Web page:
Crassocephalum rubens (Juss. ex Jacq.) [family ASTERACEAE ] (stored under name); Crassocephalum cernuum Hiern [family ASTERACEAE ]. Crassocephalum rubens (Juss.) S. Moore [family COMPOSITAE]. Herbarium. Royal Botanic Gardens, Kew (K). Collection. Useful Plants of West Tropical Africa . Crassocephalum rubens (Jussieu ex Jacquin) S. Moore, J. Bot. 蓝 花野茼蒿 lan hua ye tong hao. Senecio rubens Jussieu ex Jacquin, Hort. Vindob .
|Country:||Trinidad & Tobago|
|Published (Last):||15 April 2017|
|PDF File Size:||4.48 Mb|
|ePub File Size:||2.68 Mb|
|Price:||Free* [*Free Regsitration Required]|
Email this to a friend Print Share on facebook Tweet this.
Details of record no: 447
Showing 0 of 0 comments. Crassocephalum rubens Aluka – Crassocephalum rubens Juss. Crassocephalum rubens Crassocephalum rubens x – 47k – jpg www. Crassocephalum rubens Crassocephalum rubens Jacq. Crassocephalum rubens Crassocephalum crepidioides x – 25k – jpg en. Crassocephalum rubens is found throughout tropical Africa including the Indian Ocean islands, where it is probably introduced; it is rubenns reported from Lesotho, South Africa and Yemen.
The leaves of Crassocephalum rubens are commonly eaten in south-western Nigeria, less so in other humid zones of West and Central Africa. They are mucilaginous and used for soups and sauces. In Uganda the leaves are dried, chopped and cooked with peas or beans.
In Malawi the leaves crassicephalum young shoots crassocephallum cooked with groundnuts and tomatoes added. Crassocephalum rubens is used medicinally as a stomachic and to treat liver rubend and colds, and externally to treat burns, sore eyes filariaearache, leprosy and breast cancer. In East Africa it is crassocephalim as an antidote against any crassocephwlum of poisoning. Like garlic, the whole plant is said to repel crocodiles. Fresh leaves contain per g edible portion: Traces of alkaloids have been recorded in stems and leaves and an abundance of tannins in the roots.
Erect, annual herb up to 80 cm tall. Leaves arranged spirally, sessile; stipules absent; blade of lower leaves elliptical, oblanceolate or obovate, 4. Inflorescence a head, up to 18 heads arranged in a terminal corymb. Flowers bisexual, equal; corolla tubular, 8—10 mm long, violet, mauve or purple.
Fruit a ribbed achene, up to 2. In tropical Africa Crassocephalum comprises about 24 species, many of which have medicinal uses. The genus is placed in the tribe Senecioneae. Until recently Crassocephalum rubens and Crassocephalum sarcobasis were considered distinct species with considerable variation within each species. Variation has resulted in the distinction of 2 types in northern Sierra Leone. Variation in taste in Malawi means that some types are regularly eaten, others only in crssocephalum of shortage.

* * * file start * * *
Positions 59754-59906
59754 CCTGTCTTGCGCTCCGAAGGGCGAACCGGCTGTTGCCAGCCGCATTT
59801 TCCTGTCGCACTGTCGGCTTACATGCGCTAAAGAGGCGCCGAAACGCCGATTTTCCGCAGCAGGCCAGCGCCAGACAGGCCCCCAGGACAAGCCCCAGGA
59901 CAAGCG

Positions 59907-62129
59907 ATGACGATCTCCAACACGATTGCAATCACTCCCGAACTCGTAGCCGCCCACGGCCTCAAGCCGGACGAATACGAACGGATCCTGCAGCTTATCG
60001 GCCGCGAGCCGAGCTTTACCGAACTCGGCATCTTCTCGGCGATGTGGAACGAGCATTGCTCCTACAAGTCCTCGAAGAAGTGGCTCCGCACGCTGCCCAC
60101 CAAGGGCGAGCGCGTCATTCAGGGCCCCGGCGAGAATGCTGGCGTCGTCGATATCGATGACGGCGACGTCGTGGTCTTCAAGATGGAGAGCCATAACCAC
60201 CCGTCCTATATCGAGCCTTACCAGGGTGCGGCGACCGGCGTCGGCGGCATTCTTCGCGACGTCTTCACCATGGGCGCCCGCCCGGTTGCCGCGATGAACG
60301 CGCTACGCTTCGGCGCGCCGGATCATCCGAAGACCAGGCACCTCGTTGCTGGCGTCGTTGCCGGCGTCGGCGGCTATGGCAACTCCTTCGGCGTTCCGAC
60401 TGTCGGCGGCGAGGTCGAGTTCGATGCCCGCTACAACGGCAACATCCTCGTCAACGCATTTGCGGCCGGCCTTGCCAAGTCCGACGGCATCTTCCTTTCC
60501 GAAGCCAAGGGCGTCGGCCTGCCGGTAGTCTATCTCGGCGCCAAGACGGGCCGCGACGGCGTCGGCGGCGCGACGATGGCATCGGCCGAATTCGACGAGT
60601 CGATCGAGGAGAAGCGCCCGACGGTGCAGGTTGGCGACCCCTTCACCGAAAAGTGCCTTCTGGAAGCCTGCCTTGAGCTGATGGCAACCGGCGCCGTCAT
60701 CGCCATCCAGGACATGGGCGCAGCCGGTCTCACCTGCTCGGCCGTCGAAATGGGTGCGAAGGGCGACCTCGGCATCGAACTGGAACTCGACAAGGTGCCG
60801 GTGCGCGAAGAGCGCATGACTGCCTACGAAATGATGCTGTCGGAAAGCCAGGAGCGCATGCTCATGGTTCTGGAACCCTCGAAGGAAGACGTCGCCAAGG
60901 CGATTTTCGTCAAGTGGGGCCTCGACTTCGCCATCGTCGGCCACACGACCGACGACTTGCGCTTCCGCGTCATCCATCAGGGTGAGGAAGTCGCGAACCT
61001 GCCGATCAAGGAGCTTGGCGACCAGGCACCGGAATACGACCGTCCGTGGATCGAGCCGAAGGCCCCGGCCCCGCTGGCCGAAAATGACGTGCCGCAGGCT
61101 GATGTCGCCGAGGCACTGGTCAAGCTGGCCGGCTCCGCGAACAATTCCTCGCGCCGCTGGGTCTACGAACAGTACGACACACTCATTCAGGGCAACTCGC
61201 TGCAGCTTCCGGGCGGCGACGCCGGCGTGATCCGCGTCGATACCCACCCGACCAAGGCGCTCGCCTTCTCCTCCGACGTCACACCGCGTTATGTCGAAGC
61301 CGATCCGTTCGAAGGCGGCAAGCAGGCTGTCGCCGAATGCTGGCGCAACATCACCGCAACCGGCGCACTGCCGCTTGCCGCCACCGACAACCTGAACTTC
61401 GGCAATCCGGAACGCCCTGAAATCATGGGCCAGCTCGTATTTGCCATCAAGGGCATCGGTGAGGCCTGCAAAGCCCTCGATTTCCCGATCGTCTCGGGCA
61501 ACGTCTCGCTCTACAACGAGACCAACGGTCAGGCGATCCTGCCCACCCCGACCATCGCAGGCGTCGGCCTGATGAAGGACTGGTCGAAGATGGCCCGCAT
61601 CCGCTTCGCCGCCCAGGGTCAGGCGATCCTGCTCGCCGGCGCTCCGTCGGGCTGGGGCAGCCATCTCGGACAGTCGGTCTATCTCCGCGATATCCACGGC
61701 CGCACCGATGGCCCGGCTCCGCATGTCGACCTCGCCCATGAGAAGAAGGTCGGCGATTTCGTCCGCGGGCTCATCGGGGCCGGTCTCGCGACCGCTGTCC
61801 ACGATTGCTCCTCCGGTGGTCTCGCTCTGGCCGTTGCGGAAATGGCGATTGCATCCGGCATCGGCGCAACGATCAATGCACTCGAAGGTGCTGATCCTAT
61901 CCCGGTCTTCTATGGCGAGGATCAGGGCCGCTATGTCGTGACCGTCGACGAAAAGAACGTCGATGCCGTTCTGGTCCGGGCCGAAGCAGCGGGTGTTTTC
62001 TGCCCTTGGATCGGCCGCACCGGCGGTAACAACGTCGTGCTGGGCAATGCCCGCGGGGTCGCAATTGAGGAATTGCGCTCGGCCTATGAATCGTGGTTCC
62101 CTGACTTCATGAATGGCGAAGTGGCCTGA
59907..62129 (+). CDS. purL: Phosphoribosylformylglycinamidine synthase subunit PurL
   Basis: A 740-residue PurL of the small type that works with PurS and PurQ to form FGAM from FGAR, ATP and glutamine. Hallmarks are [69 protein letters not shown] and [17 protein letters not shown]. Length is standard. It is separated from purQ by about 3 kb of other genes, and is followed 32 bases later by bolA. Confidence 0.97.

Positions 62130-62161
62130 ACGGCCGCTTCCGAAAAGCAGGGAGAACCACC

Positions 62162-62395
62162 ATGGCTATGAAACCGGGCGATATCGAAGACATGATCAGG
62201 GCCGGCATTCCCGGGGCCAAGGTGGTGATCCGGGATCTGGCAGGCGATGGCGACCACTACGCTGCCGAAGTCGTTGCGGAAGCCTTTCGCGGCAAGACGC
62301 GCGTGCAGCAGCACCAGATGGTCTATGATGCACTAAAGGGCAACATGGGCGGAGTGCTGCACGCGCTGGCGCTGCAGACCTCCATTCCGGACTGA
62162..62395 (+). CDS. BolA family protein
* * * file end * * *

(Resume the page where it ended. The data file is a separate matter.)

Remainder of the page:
This variation is not yet fully understood. Crassocephalum rubens occurs as a weed in arable land, along riversides and roadsides, mostly at higher altitudes. In Uganda it prefers sandy loams and is found up to m in ruhens with an annual rainfall of — mm. Cultivation of Crassocephalum rubens is restricted to south-western Nigeria. It is grown in well-drained soils with a high organic matter content.
It requires support and shade and is often grown among cocoa trees. Propagation is by stem cuttings 20—25 cm long, obtained rubfns mature shoots. Removal of the flowering shoots crasscoephalum leaf production. As Crassocephalum rubens is widespread in the tropics it is not threatened with extinction. However locally, for example in Cameroon, it has virtually disappeared through over-exploitation, and cultivation in Nigeria appears to be a response to decreased availability from the wild.
Research on the use as a vegetable would benefit from a better understanding of the variation within the species.
Selection for desirable characteristics seems possible. Although widely considered a weed, it crssocephalum be easily controlled, and promoting its cultivation as a vegetable or medicinal plant is not likely to aggravate the weed problems. The useful plants of West Tropical Africa. Volume 1, Families A—D. Flore de Madagascar et des Comores plantes vasculairesfamilletome 3.
Wild food plants and mushrooms of Uganda. Technical Handbook No Medicinal plants of East Africa. Kenya Literature Bureau, Nairobi, Kenya. A diagnostic survey of farm resources and farm produce of the peasant farmers crassocephwlum the south-western Nigeria. International Journal of Tropical Agriculture 13 1—4: An crasssocephalum of the cultivated species.
Flora of West Tropical Africa. The Senecioneae in east tropical Africa.
Notes on Compositae 4. Kew Bulletin 41 4: Medicinal and poisonous plants 3. Backhuys Publishers, Leiden, Netherlands. Food composition table for use in Africa. Wageningen Agricultural University Papers 90—1.
Wageningen Agricultural University, Wageningen, Netherlands. Useful plants of Nyasaland.
The Government Printer, Zomba, Nyasaland. BoxAH Wageningen, Netherlands. There are book citations related to Crassocephalum rubens Juss.
Click on “show more” to view them. Citation in web searches. There are citation in web searches related to Crassocephalum rubens Juss.
Crassocephalum rubens – Wikipedia
Citation in scholarly articles. There are 51 citation in scholarly articles related to Crassocephalum rubens Juss. There are 13 citations in Afrirefs related to Crassocephalum rubens Juss. There are 3 Wikipedia citations related to Crassocephalum rubens Juss.